Cellular therapy products start with a collection (autologous or allogeneic), which is delivered either fresh or frozen to a manufacturing facility for processing, and then sent to the clinical site for administration to a recipient. This means there are at least three main points (but usually more) at which the identity of the product could be compromised. Unclear labeling of the product may result in undue delay or the inability to administer the product. Some manufacturers have agreed to use the ISBT 128 donation identifier (DIN), which can be assigned at collection and used throughout the manufacturing and administration processes.

Whose is it?

Cellular therapy (even in the case of many allogeneic cell therapy products) is personalized medicine. It is critical to get the right product to the right patient. Ambiguous identifiers prevent programs from linking a product to the correct patient. Many manufacturers have requested that only the study identifier be used on a product label. A study identifier is typically insufficient because 1) it is not unique to a specific product, 2) the meaning of the identifier is not typically known by personnel administering the product, and 3) various manufacturers may use similar or duplicative identifiers.

Where is it going?

In addition to knowing where a product is going, it is important to know where it has been. This is another purpose of unambiguous identifiers. Identifiers must allow collection facilities and manufacturers to proactively prevent product mix-ups and retroactively review records.

What does FACT expect?

FACT’s longstanding guidance on labeling of clinical trial products is that programs should comply with the IND as required, but FACT requirements that are not forbidden by or in conflict with the IND should be followed. Labels submitted as part of the Chemicals, Manufacturing, and Controls (CMC) section of Investigational New Drug (IND) applications or equivalent are approved by the appropriate regulatory authority (e.g., Food and Drug Administration [FDA] in the United States).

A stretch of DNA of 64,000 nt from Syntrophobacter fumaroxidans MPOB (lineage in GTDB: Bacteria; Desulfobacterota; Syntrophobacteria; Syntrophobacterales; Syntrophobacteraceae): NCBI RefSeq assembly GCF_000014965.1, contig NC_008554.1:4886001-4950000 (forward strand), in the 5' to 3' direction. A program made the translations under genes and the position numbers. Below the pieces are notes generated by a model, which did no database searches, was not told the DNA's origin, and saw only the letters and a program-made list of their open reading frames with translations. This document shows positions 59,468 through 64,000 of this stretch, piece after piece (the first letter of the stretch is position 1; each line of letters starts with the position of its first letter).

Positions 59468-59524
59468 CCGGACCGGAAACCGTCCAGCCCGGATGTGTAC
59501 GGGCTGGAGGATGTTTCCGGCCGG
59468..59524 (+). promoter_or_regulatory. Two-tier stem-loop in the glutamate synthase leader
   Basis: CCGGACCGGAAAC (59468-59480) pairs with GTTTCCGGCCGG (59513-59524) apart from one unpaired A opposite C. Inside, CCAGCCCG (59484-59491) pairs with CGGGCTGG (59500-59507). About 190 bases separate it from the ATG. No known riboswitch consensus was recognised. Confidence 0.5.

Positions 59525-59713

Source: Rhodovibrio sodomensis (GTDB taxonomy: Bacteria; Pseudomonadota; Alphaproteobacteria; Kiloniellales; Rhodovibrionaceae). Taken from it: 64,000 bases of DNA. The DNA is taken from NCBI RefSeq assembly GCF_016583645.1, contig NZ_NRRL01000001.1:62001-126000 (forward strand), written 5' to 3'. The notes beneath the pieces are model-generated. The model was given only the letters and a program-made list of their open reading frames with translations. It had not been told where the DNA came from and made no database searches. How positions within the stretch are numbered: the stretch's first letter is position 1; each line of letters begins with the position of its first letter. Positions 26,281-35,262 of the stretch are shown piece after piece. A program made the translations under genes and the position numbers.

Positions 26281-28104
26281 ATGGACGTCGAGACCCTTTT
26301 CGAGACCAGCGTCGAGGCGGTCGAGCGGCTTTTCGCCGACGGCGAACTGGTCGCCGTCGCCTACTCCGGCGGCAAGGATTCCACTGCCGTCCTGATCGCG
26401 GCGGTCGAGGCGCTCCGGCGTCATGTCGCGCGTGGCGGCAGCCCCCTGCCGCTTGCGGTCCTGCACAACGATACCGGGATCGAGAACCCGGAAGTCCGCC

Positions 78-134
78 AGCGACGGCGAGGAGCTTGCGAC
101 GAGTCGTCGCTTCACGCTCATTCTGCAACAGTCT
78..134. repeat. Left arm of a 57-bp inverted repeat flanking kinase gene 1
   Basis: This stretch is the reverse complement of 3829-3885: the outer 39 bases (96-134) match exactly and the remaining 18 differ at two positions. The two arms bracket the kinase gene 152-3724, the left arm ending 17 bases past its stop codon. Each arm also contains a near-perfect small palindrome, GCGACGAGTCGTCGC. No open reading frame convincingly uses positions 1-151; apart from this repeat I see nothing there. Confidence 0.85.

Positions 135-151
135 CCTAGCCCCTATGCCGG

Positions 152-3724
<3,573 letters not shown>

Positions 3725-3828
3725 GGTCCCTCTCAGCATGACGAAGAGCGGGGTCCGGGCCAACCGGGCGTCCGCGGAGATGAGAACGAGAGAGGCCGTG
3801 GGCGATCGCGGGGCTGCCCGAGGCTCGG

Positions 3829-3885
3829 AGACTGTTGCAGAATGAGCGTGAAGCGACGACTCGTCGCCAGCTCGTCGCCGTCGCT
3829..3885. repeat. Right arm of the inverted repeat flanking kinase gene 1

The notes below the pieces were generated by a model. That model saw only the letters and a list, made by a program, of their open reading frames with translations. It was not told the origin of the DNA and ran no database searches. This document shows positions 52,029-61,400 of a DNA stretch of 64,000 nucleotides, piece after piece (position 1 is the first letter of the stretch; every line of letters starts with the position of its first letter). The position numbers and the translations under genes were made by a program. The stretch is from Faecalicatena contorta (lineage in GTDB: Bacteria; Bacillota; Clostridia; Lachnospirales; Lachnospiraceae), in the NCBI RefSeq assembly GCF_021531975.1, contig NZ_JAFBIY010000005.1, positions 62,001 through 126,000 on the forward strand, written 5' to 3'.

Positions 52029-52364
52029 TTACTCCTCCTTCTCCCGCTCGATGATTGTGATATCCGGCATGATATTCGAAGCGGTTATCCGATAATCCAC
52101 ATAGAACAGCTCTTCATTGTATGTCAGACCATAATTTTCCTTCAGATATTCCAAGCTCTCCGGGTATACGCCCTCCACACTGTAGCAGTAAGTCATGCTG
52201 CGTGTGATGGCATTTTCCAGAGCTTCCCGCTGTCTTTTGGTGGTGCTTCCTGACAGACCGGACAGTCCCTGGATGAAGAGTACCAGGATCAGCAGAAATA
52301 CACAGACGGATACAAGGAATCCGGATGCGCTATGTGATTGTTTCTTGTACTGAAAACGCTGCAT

The seventh edition of the FACT-JACIE Hematopoietic Cell Therapy Standards requires full implementation of coding and labeling technologies using ISBT 128 or Eurocode. FACT believes the use of ISBT 128 is the most effective coding and labeling system that can be used for any type of cellular therapy product. Many research labels approved by regulatory authorities will not fully utilize this system.

However, the use of the donation identifier (DIN) at a minimum can be useful. The DIN is currently used on two commercially available chimeric antigen receptor (CAR) T-cell products, which demonstrates its effectiveness and feasibility as an identifier for commercial products.

It is understood that some manufacturers’ approved IND (or equivalent) labels must be used, but FACT-accredited programs are expected to use ISBT 128 to the extent possible. Accredited programs must define labeling responsibilities with commercial manufacturers and may wish to negotiate the use of ISBT 128. Programs may have different quality assurance approaches, and negotiations between a manufacturer and a program will often be site specific. However, patient identification procedures for almost any delivery of health care require two patient identifiers. In the absence of ISBT 128 coding and labeling, FACT encourages the use of at least two patient identifiers. Patient name and date of birth are acceptable identifiers for autologous products.  Programs may have stricter requirements.  In some cases, this may require that IND labels be supplemented with an additional identifier(s). The patient identifiers may be attached or on paperwork that closely accompanies the product.

We encourage clinical sites to work with commercial manufacturers to establish labeling procedures that will serve manufacturers’ needs while ultimately protecting the health and safety of the intended recipients of cellular therapy products.